Jenkins Honored With First Parker Conservation Award

BERLIN — Charles “Buddy” Jenkins was honored last week with the inaugural Stephen N. Parker Conservation Legacy Award. The award was presented at a banquet hosted by the Lower Shore Land Trust (LSLT) at the Atlantic Hotel in Berlin.

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Charles “Buddy” Jenkins was presented proclamations from the Maryland House of Delegates and Senate and Gov. Larry Hogan by Pat Schrawder and Emily Nock.

The award was designed by Jordan Pippen of Steel and Glory in Berlin. Speakers included Dave Wilson, Jr. and Jim Rapp of Conservation Community Consulting. Pat Shrawder and Emily Nock presented Jenkins with recognition citations from Maryland Gov. Larry Hogan and the Maryland Senate and House of Delegates.

The award was to be given in memory of Parker, a renowned conservationist, to recognize a landowner or conservation practitioner for their contributions to private land conservation on the Lower Eastern Shore. Parker served on the Board of Directors of LSLT and the Maryland Coastal Bays Program and is remembered for his work as director of the Virginia Coast Reserve with The Nature Conservancy – as well as being a long-time board member of the Citizens for a Better Eastern Shore. Parker’s background in business and nonprofits served to bring together economic development and conservation – further preserving the health and productivity of large ecosystems while meeting the needs of human communities.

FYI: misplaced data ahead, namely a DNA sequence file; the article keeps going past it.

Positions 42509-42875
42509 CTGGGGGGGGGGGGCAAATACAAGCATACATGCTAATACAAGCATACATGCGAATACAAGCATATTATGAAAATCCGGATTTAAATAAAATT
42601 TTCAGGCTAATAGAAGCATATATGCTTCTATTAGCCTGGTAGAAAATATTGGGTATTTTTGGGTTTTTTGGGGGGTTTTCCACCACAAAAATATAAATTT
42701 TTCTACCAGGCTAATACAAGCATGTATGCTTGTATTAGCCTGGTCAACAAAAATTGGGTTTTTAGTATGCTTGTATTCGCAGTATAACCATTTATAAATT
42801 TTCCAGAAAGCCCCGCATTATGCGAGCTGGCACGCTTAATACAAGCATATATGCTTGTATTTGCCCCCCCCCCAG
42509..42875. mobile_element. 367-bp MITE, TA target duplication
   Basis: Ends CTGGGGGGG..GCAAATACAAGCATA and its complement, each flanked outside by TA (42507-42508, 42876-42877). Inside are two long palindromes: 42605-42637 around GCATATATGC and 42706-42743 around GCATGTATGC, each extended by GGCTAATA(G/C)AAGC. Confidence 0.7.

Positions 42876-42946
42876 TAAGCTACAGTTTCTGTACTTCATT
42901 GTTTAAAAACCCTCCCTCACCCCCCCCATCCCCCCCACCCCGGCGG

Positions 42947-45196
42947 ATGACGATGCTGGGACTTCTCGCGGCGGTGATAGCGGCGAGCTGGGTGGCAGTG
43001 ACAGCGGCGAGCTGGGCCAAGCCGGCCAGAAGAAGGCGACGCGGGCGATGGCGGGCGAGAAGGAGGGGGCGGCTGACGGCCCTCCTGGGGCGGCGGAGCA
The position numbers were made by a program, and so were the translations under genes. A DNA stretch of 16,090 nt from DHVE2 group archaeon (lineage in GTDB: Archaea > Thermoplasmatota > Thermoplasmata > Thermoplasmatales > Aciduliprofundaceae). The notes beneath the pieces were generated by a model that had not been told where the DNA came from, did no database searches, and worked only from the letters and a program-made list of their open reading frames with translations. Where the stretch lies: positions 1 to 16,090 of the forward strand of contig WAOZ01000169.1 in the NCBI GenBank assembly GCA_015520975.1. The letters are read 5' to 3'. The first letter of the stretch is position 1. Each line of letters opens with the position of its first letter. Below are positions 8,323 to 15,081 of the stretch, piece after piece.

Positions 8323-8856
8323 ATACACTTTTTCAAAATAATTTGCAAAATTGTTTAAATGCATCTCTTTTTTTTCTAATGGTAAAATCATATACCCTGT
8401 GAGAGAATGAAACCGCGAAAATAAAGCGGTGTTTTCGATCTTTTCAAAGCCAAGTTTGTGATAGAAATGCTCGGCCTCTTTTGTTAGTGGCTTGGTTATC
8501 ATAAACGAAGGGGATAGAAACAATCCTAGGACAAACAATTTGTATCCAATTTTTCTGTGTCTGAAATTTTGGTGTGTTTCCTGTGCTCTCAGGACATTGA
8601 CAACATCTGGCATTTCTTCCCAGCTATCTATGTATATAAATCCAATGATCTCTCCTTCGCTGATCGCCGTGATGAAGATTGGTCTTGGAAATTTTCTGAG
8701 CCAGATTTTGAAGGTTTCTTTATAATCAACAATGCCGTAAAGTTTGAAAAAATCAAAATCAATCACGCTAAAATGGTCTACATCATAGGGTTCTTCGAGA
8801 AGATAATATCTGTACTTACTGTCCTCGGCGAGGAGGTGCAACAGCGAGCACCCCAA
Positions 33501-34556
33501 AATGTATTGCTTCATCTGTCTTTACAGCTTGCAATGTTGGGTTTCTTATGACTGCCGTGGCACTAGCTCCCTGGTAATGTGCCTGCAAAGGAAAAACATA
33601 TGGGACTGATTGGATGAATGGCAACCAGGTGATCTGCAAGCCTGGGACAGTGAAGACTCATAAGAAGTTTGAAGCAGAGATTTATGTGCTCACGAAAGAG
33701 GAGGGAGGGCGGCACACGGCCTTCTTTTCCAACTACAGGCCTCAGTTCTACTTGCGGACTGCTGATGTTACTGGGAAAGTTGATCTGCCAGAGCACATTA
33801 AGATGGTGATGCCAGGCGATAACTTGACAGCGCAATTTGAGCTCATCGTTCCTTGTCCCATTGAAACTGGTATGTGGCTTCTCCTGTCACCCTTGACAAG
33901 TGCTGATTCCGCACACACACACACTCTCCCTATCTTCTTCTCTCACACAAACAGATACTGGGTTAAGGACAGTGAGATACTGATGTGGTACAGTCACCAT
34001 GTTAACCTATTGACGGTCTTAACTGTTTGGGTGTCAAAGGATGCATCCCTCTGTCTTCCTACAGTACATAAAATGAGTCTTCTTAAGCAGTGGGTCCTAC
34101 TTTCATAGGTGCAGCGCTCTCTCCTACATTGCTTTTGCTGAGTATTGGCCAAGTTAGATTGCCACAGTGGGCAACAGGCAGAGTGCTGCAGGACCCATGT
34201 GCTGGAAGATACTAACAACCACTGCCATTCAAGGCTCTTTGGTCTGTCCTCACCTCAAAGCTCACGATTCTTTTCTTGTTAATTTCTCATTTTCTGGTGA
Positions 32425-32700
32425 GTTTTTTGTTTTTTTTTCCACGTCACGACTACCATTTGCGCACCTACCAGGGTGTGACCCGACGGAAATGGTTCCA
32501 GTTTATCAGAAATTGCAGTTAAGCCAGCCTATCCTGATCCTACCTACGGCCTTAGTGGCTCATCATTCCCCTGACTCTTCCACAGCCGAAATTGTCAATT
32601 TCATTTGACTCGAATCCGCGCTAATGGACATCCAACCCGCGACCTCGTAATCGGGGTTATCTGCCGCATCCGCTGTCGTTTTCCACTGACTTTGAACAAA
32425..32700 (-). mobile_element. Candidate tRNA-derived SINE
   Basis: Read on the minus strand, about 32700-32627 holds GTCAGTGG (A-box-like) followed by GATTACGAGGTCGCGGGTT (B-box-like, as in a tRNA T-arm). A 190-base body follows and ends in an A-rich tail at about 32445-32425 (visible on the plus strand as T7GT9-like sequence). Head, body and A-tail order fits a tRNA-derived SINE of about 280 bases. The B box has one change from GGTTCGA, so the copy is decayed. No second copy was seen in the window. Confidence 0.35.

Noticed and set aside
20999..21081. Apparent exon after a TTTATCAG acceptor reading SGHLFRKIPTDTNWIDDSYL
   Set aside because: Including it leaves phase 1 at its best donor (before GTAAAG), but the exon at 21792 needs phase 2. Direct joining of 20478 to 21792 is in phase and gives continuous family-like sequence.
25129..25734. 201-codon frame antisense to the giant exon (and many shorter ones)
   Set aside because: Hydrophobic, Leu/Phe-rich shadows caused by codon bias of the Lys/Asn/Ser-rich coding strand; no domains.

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From left, are LSLT Board Chair Hugh Cropper, IV Lisa Challenger (wife of the late Stephen Parker), Jenkins, and LSLT Executive Director Kate Patton. Submitted Photos

Jenkins is president of Bayshore Development Corporation, which operates the Jolly Roger amusements, Thrashers French Fries and hotel properties in Ocean City. However, Jenkins is also known as the owner of one of the most significant tracts of land in northern Worcester County totaling over 2,000 acres of forest, prime agriculture and coastal wetlands. The property serves as an ecological anchor for the coastal bays. Through deed restrictions, the Jenkins Family Trust has preserved the property from future development.

The LSLT is a nationally accredited  land trust that has, since 1990, protected more than 21,000 acres of pristine Eastern Shore farmland, critical habitat, streams, parks, trails, and more.